Travel tip of the week: Always debit in the local currency!

Vendors try and make money anyway they can. And for the last few years, one additional way they’ve been doing this is by attempting to increase the price you see on purchases. When paying with a foreign credit or debit card in duty free shops, restaurants and other touristy places, you’ll frequently be given the option to debit in the local currency or your own currency. Always pay in the local currency, not your own currency.

Hungarian forints can deceive you into thinking you have much more money than you do. $1 US=220 forints. debit in the local currency
Currency that is vastly inflated, like the Hungarian forint, can deceive you into thinking you have much more money than you do. $1 US=220 forints. Exchange rates like these can be tricky to convert and understand whether you received a good rate.

You might think that by debiting in your own currency that you’ll avoid the foreign transaction¬†fee that your bank charges, but that’s not the case. Your bank will still charge you a foreign transaction fee because you still made a foreign transaction. On top of this, the vendor typically gives you a lousy exchange rate if you convert currencies through them because that’s how they make money off this “service” to you (so frankly it’s pretty insulting). If you just pay in the local currency, your bank will generally exchange the money at a value close to the current real time exchange rate, with the added percentage fee they will take either way, typically around 2.5%.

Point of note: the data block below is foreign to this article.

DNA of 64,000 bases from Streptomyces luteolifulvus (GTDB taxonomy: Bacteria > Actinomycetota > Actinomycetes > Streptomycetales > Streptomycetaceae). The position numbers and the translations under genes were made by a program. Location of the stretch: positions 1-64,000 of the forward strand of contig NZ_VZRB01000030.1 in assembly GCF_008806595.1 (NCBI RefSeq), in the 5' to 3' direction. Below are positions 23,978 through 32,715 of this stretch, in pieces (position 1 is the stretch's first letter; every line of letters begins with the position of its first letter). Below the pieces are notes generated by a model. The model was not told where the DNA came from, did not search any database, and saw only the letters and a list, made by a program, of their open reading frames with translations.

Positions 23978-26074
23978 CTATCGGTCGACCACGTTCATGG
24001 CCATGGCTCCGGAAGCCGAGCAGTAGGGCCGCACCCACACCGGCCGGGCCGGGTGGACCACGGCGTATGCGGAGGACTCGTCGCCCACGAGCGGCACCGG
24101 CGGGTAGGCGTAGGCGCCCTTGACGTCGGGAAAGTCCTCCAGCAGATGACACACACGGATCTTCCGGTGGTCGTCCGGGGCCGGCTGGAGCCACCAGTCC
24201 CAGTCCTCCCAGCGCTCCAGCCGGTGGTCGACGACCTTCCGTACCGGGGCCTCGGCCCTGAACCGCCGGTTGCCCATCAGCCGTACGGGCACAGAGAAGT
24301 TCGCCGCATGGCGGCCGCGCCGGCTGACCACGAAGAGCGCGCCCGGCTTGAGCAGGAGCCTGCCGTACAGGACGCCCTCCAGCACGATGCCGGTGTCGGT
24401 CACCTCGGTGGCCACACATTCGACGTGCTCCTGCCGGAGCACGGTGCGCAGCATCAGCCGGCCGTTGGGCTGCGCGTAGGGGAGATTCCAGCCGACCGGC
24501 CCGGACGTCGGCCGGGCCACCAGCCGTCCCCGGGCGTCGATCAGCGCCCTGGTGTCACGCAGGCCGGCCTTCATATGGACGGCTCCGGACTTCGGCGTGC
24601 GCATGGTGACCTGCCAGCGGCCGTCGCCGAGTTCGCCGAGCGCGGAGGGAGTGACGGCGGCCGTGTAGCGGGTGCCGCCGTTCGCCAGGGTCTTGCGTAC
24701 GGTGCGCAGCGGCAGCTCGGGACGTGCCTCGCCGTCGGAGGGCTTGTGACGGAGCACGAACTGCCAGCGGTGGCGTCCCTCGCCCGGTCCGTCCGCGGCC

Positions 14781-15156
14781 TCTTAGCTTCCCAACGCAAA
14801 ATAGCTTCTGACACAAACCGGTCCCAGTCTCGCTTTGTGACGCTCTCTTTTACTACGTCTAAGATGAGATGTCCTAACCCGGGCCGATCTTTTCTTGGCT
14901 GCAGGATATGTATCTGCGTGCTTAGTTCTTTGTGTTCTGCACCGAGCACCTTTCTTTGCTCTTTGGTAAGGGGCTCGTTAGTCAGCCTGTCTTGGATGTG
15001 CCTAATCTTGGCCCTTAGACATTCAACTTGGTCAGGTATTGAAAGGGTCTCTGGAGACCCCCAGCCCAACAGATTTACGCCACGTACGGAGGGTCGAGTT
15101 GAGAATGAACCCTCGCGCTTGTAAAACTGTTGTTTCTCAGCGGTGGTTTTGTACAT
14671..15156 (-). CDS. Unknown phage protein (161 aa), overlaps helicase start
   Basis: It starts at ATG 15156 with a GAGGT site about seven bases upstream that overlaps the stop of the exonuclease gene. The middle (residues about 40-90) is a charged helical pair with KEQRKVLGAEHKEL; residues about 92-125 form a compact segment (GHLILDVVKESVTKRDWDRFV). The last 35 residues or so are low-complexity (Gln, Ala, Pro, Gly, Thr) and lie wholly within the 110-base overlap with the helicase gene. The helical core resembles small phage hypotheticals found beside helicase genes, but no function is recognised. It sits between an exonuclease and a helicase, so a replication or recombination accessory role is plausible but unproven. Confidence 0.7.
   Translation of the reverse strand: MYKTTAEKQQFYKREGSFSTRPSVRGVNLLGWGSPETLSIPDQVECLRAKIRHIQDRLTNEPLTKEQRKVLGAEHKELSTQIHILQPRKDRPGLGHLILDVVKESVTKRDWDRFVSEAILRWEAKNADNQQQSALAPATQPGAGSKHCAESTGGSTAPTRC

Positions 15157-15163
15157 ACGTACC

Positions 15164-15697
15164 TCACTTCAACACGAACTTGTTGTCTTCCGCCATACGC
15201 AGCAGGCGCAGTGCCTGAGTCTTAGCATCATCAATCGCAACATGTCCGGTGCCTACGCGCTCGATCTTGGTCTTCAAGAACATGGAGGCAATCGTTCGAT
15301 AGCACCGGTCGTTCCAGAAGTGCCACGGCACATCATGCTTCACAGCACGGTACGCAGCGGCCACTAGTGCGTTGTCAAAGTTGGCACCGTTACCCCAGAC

This “service” is a huge money maker for big businesses who already make boat loads off liquor, perfume and knick knacks, and we’ve noticed the trend seeping into more main stream businesses than ever before. We always see people trying to debit in their own currency because they believe they will get the better deal that way (it sure sounds better right?). When we’re waiting behind someone in a duty free line and they make this mistake, we tell them to pay in the local currency, often to the annoyance of the store clerk.

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